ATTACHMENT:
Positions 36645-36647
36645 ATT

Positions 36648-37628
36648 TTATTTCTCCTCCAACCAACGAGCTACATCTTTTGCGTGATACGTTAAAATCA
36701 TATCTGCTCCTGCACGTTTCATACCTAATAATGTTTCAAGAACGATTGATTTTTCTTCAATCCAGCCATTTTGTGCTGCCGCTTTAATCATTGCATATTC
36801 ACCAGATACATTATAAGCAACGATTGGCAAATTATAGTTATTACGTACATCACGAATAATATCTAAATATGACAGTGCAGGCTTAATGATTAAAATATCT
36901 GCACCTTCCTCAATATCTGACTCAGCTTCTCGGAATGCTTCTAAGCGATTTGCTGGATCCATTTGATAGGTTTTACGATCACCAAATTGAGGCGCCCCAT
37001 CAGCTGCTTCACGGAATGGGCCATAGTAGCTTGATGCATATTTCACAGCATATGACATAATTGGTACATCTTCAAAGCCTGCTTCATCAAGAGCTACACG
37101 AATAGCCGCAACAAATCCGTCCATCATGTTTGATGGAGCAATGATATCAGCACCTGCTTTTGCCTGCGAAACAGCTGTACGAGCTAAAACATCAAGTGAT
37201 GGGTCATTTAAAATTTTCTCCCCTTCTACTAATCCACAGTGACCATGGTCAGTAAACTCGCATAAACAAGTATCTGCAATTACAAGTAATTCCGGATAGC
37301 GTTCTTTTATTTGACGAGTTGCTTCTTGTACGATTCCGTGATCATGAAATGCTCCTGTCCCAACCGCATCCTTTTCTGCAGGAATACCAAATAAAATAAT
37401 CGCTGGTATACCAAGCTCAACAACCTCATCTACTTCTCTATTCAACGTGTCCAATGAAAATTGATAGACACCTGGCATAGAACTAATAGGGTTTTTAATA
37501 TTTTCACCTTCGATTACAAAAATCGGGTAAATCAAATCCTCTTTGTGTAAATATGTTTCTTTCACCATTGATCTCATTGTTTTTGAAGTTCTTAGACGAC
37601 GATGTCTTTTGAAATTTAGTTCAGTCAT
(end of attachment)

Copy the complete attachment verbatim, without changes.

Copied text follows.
Positions 36645-36647
36645 ATT

Positions 36648-37628
36648 TTATTTCTCCTCCAACCAACGAGCTACATCTTTTGCGTGATACGTTAAAATCA
36701 TATCTGCTCCTGCACGTTTCATACCTAATAATGTTTCAAGAACGATTGATTTTTCTTCAATCCAGCCATTTTGTGCTGCCGCTTTAATCATTGCATATTC
36801 ACCAGATACATTATAAGCAACGATTGGCAAATTATAGTTATTACGTACATCACGAATAATATCTAAATATGACAGTGCAGGCTTAATGATTAAAATATCT
36901 GCACCTTCCTCAATATCTGACTCAGCTTCTCGGAATGCTTCTAAGCGATTTGCTGGATCCATTTGATAGGTTTTACGATCACCAAATTGAGGCGCCCCAT
37001 CAGCTGCTTCACGGAATGGGCCATAGTAGCTTGATGCATATTTCACAGCATATGACATAATTGGTACATCTTCAAAGCCTGCTTCATCAAGAGCTACACG
37101 AATAGCCGCAACAAATCCGTCCATCATGTTTGATGGAGCAATGATATCAGCACCTGCTTTTGCCTGCGAAACAGCTGTACGAGCTAAAACATCAAGTGAT
37201 GGGTCATTTAAAATTTTCTCCCCTTCTACTAATCCACAGTGACCATGGTCAGTAAACTCGCATAAACAAGTATCTGCAATTACAAGTAATTCCGGATAGC
37301 GTTCTTTTATTTGACGAGTTGCTTCTTGTACGATTCCGTGATCATGAAATGCTCCTGTCCCAACCGCATCCTTTTCTGCAGGAATACCAAATAAAATAAT
37401 CGCTGGTATACCAAGCTCAACAACCTCATCTACTTCTCTATTCAACGTGTCCAATGAAAATTGATAGACACCTGGCATAGAACTAATAGGGTTTTTAATA
37501 TTTTCACCTTCGATTACAAAAATCGGGTAAATCAAATCCTCTTTGTGTAAATATGTTTCTTTCACCATTGATCTCATTGTTTTTGAAGTTCTTAGACGAC
37601 GATGTCTTTTGAAATTTAGTTCAGTCAT